Last week, the D.C. Circuit joined an increasing number of federal courts applying a broad interpretation of the degree of harm required to satisfy Article III standing and expanding the holding of last summer’s Spokeo, Inc. v. Robbins, 136 S. Ct. 1540 (2016).
Last week, the Eighth Circuit Court of Appeals rejected the district court’s approval of the class action settlement in the Target data breach litigation. See In re Target Corp. Customer Data Sec. Breach Litig., 2017 U.S. App. Lexis 1767 (8th Cir. Feb. 1 2017).
Two decisions last week further widened the divide among the Courts of Appeals in applying Spokeo in cybersecurity litigation.
Two Courts of Appeals have issued decisions during the past week related to cybersecurity and data retention which anyone who maintains electronic data and personal information should read.
In a case that will have significant ramifications for the legal landscape relating to cybersecurity, the Third Circuit Court of Appeals affirmed a lower court’s decision that the Federal Trade Commission (FTC) had the authority to regulate companies’ data security practices.
As the Supreme Court revels in its summer hiatus, and the federal government slows to its August halt, here is a status update and forecast on pending data breach litigation:
Last week the Seventh Circuit reinstated the Neiman Marcus data breach class action, holding that plaintiffs had satisfied Article III’s standing requirements based on at least some of the injuries they alleged. In doing so, the Seventh Circuit became the first federal court of appeals to rule on a challenge to the standing of purported data breach victims in light of the Supreme Court’s decision in Clapper v. Amnesty International, 133 S. Ct. 1138 (2013), and diverged from the growing majority of federal district courts that have held similar allegations are insufficient to confer standing.
Last week, the Eastern District of Louisiana joined the growing majority of district courts around the country that have held increased risk of future identity theft or identity fraud posed by a data breach is not sufficient to confer Article III standing on individuals whose information has been compromised but not yet misused.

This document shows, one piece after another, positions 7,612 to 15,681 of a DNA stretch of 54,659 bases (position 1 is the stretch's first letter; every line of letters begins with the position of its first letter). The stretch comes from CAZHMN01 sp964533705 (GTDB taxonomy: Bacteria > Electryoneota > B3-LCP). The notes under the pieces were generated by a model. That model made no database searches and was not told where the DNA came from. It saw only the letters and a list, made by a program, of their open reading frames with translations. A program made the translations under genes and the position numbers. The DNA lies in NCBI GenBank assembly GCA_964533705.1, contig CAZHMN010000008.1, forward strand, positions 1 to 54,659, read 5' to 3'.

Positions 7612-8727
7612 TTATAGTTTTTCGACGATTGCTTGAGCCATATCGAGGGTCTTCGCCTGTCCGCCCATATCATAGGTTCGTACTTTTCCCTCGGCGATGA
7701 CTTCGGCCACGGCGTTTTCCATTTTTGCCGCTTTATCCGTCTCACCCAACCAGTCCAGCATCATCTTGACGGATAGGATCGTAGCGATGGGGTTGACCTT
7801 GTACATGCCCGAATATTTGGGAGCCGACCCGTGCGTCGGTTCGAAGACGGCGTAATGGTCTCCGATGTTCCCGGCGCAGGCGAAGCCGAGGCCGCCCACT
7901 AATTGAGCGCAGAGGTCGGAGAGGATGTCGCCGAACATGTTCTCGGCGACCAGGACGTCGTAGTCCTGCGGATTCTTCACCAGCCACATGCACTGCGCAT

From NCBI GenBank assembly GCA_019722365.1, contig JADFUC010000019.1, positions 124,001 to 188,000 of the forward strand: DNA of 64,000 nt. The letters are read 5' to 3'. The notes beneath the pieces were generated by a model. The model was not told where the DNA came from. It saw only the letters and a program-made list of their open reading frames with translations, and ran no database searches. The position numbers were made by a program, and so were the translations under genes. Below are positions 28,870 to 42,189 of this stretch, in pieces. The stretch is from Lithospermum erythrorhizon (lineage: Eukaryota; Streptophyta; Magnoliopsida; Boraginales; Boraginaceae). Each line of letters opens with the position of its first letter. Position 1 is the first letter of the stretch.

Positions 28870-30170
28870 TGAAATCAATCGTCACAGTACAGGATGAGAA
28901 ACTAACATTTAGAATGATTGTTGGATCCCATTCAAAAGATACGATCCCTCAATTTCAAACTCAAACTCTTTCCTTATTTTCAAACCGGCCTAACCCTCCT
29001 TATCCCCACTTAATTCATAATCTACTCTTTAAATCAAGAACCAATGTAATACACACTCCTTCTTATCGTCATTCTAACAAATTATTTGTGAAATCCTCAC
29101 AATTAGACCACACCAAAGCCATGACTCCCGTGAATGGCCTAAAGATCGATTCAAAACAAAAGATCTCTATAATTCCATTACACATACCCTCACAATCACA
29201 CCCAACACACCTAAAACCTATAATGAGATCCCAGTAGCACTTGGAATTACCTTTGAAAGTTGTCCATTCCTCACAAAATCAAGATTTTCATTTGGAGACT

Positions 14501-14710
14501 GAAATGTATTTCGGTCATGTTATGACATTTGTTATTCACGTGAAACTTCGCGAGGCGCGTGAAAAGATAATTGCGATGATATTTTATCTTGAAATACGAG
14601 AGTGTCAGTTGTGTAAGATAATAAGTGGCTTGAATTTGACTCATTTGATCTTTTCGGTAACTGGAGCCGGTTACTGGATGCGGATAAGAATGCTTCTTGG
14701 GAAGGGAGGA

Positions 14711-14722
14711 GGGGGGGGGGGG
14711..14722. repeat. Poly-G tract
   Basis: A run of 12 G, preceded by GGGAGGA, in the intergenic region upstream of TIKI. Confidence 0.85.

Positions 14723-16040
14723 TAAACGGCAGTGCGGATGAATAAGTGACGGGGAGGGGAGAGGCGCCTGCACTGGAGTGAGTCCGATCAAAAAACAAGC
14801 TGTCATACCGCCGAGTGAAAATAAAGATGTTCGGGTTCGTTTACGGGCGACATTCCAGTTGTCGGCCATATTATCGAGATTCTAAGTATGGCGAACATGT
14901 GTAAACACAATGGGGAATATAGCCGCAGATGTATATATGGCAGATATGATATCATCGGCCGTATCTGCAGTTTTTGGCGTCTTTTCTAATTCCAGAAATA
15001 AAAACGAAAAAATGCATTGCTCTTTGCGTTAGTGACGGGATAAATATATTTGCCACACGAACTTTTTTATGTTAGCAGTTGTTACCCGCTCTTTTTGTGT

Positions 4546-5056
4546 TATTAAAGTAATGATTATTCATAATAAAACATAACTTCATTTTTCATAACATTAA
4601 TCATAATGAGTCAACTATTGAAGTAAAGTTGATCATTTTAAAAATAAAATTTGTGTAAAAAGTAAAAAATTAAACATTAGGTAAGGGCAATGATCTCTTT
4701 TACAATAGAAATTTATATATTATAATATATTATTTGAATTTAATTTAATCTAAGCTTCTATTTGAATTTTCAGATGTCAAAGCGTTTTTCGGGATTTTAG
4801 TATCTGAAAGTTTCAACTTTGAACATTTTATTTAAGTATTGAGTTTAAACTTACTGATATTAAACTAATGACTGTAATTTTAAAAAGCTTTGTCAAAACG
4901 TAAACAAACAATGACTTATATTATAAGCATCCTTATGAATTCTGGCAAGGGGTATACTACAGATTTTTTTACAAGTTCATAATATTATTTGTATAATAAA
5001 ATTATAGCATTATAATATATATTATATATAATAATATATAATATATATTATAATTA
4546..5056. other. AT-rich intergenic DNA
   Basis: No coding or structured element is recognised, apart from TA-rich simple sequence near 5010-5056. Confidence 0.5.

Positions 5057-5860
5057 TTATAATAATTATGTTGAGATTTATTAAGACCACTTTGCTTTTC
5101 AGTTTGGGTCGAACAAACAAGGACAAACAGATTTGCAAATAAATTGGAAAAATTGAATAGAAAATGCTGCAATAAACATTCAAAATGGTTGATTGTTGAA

The risk of a data breach now tops the list of concerns of many in-house counsel and C-suite executives. Cyber insurance is an important component in managing this risk and mitigating the damages and loss that follow a data breach.
- Cybersecurity and Privacy Law
- Cybersecurity Regulation
- Cyber Insurance
- Data Breach
- Privacy Laws
- California Consumer Privacy Act
- General Data Protection Regulation
- Class Action Litigation
- Mergers & Acquisitions
- Incident Response Plan
- Information Governance
- Corporate Law
- Federal Trade Commission
- Seventh Circuit
- Department of Justice
- 2023: The Year of the CPRA and CDPA - Virginia Joins California in Passing Comprehensive Privacy Legislation
- Cybersecurity Remains a Top Concern
- Data Security in the Remote-Work Environment – 10 Reminders Regarding Data Security and Cyber Attacks
- Stay Safe While “Zooming”
- Revisions to Proposed CCPA Regulations Released
- Happy New Year from the CCPA
- Can’t We All Get Along in the Cyber Sandbox?
- California's New Privacy Law is Coming - Are You Ready?
- Gearing up for National Cybersecurity Awareness Month: KMK Hosts Third Annual Cybersecurity & Privacy Seminar
- Ohio Data Protection Act - Safe Harbor for Businesses in Ohio